raptors of the Klamath Basin Feb 2012
We saw ridiculous numbers of raptors while in the Klamath Basin area – despite reports that it has been an “off” year for raptor numbers. Every day we were there we would see approximately 200 bald eagles, 50 rough-legged hawks (including light and dark morphs), 10 ferruginous hawks (light and dark morphs), 50 red-tailed hawks (including rufous & dark morphs, plus two Harlan’s), 50 Northern harriers, several kestrels, 5 – 10 golden eagles (including a juvenile golden eagle sitting right next to a juvenile bald eagle on a telephone pole!), a few kestrels, a few short-eared owls, one or two great-horned owls, and on two days we saw a some prairie falcons as well. There was also a peregrine falcon that was roosting right in the town of Klamath Falls. The only birds that we would have eluded us on this trip were the Merlin and the dodo.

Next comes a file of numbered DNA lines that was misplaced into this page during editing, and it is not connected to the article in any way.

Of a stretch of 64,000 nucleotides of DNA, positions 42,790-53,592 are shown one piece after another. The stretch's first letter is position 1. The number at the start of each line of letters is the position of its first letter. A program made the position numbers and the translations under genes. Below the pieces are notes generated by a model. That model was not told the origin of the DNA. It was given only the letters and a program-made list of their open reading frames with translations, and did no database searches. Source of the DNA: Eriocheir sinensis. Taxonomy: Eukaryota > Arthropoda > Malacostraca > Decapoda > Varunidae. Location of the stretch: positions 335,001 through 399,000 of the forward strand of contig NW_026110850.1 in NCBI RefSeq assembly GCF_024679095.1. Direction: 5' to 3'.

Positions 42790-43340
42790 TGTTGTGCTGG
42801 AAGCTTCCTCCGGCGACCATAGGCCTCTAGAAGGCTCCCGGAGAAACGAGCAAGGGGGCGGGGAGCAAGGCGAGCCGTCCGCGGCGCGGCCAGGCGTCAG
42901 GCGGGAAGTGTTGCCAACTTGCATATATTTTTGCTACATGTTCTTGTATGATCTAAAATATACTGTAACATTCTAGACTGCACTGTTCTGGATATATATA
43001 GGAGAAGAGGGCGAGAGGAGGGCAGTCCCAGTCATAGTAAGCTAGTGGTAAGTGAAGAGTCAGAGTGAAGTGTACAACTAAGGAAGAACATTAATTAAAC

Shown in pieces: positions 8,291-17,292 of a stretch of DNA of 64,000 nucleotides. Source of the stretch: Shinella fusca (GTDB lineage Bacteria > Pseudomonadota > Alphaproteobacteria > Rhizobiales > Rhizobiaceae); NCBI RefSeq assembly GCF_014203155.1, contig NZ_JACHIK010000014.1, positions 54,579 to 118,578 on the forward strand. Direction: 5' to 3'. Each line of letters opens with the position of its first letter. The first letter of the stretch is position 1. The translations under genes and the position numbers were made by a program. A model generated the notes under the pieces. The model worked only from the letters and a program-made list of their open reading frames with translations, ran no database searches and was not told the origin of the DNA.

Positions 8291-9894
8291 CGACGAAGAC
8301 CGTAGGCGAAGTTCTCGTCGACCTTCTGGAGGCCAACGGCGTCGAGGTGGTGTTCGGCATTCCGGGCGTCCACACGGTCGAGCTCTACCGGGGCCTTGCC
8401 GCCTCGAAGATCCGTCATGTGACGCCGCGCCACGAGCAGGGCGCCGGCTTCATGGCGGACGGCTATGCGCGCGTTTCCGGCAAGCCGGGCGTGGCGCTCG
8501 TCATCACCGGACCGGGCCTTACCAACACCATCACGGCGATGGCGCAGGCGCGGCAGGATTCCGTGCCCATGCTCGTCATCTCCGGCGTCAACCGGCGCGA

Lot’s of opportunities to try to age bald eagles, it takes five years for them to get their adult plumage – the familiar white head and tail. Before five years of age they have different feather color patterns that can help indicate how old they are.
This peregrine falcon shown in the first picture below on the left had a HUGE crop, it looked like it was growing a second head! The second picture is a nice comparison of the silhouettes of a buteo (in this case a red-tailed hawk) and a falcon (here a prairie falcon). Soaring hawk that specializes in small mammals and a fast flying falcon that specializes in hunting birds right out of the sky (though they eat small mammals too).
Though not a raptor, it was fun to see all of the ravens and crows that were flying around in the midst of all these raptors. It was typical to see ravens side-by-side with bald eagles eating a waterfowl kill. We also got a nice look at some tri-colored black birds.
Again, special thanks to Larry Broderick of West County Hawk Watch for sharing his vast knowledge, keen eye, and expert raptor identification skills with us on this adventure, as well as for making this trip possible.